The ‘Jerry Maguire’ Line That Helped Me Accept the Unknowns of My Child’s Diagnosis


We have a motto in our family when we are facing the unknowns in life: “Surf or ski.”

Our “Surf or ski” mentality started when I was pregnant with our daughter. Like many expecting parents, we were regularly asked if we wanted a boy or a girl. Of course, this was before we knew that my “typical” pregnancy was anything but. And like any naive parent, I said, “I don’t care, as long as the baby is healthy.”

My husband had a much better response. The day before the ultrasound that would reveal our baby’s gender and a brain abnormality, I asked my husband what he wanted: a boy or a girl? He looked at me and said, “Ali, I really have no preference. It’s a miracle either way. I am like Cushman in ‘Jerry Maguire’ when he didn’t know if he’d get drafted by San Diego or Denver. He didn’t care; he was just excited to play pro football. He told the reporters, ‘I’ll either surf or ski.’ I just want to be a dad. It doesn’t matter if the baby is a girl or a boy. l will either surf or ski.”

Surf or ski. I chuckled to myself. Both are enjoyable options. You can’t really go wrong either way.

However, I didn’t realize how much those words, that sentiment, that way of looking at the uncontrollable in life, would affect me until the following day.

We waited for what seemed like hours to speak with the doctor after finding out we were expecting a girl. When the doctor finally came in, he delivered what seemed like devastating news at the time: my unborn baby may be “incompatible with life.”

The next few weeks were a whirlwind of stress and tears and worries. I spent the majority of my time crying, praying and Googling. The “what ifs” kept me up at night. What if our daughter didn’t live? What if I could have done something to prevent this? What if she was healthy? I lived in a conflicting state of anxiety and hope.

One night, my husband spoke to me about the unknowns surrounding our daughter. “Ali,” he said, “No matter the outcome, we will give her the best life possible. We will love her for as long as she is with us. When the time comes, we will either surf or ski.”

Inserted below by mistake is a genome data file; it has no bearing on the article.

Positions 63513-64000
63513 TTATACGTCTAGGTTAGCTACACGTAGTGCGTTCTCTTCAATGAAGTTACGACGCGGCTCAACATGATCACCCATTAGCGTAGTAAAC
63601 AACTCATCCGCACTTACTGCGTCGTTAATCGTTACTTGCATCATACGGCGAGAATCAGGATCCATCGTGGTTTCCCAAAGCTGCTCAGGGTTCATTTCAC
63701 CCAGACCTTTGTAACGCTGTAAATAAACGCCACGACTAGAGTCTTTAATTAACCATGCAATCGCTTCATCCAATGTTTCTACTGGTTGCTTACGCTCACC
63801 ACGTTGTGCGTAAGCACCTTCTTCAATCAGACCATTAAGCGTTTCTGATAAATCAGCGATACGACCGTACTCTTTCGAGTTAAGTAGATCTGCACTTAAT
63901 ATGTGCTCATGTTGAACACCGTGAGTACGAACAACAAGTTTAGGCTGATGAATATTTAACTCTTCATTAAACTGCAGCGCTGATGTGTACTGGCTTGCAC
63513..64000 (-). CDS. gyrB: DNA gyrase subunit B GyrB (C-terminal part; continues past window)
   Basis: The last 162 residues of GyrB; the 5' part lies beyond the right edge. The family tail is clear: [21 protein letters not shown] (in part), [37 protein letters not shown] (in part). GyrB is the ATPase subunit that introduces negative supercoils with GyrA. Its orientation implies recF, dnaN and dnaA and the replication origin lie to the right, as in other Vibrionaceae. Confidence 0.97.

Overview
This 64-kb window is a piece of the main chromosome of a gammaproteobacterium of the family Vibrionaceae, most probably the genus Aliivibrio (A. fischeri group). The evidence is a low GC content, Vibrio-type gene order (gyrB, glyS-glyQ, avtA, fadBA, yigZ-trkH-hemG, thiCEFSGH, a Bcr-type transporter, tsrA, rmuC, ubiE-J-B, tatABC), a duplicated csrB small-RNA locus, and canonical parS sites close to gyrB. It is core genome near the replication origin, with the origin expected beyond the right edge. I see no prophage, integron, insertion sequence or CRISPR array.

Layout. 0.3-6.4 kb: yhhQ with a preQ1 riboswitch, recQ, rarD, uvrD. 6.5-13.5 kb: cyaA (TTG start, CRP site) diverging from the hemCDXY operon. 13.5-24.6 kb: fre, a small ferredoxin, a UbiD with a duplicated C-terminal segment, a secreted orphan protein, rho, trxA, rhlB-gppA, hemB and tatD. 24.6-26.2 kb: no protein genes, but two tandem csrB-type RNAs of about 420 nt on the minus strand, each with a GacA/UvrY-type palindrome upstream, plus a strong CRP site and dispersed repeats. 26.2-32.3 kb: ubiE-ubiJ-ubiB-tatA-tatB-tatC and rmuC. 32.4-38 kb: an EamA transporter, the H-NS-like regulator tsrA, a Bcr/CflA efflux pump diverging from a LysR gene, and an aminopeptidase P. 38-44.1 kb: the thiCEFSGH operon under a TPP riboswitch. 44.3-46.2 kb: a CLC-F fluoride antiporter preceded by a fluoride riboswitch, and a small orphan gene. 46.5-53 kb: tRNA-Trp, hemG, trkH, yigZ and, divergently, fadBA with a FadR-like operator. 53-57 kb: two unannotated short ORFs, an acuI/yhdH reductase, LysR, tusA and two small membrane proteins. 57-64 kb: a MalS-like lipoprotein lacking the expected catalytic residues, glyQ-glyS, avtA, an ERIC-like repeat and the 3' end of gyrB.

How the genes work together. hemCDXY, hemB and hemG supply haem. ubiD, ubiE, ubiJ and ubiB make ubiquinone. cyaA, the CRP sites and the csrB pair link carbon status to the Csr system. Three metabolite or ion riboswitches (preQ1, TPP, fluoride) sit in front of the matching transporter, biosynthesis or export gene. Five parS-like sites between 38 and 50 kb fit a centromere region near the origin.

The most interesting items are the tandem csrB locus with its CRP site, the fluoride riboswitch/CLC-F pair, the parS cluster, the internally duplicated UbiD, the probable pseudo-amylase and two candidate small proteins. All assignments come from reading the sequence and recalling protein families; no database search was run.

He was right.

Not long afterwards our daughter was born, and for the next two months following her birth, we enjoyed every sleepy smile, each early morning cuddle and even all the late night lullaby sessions. Everything was as I liked it — controllable, predictable and free of any unknowns.

Until the day our pediatrician told us our daughter may have a genetic condition that affected her muscle tone and eye shape. The words “genetic disorder” echoed in the air. I sat frozen, unable to process what was happening.

As we waited for the results of the genetic testing, worry consumed me. I had no idea what a diagnosis would mean for her or our family. Tears streamed down my face.

And then, I thought back to my husband’s words, “We will either surf or ski.”

I realized, in that moment how very little power I have over many things in life, including our daughter’s potential diagnosis. The only part of the situation I had control over was how I would choose to move forward. I could sit and worry and cry my days away. Or, I could laugh and love and live.

More than anything, I wanted to be her mom. It didn’t matter if she had a diagnosis or not. “We will surf or ski,” I told myself. Either way, surfing or skiing, we will surely laugh and love and live.

And, in the end, we did.

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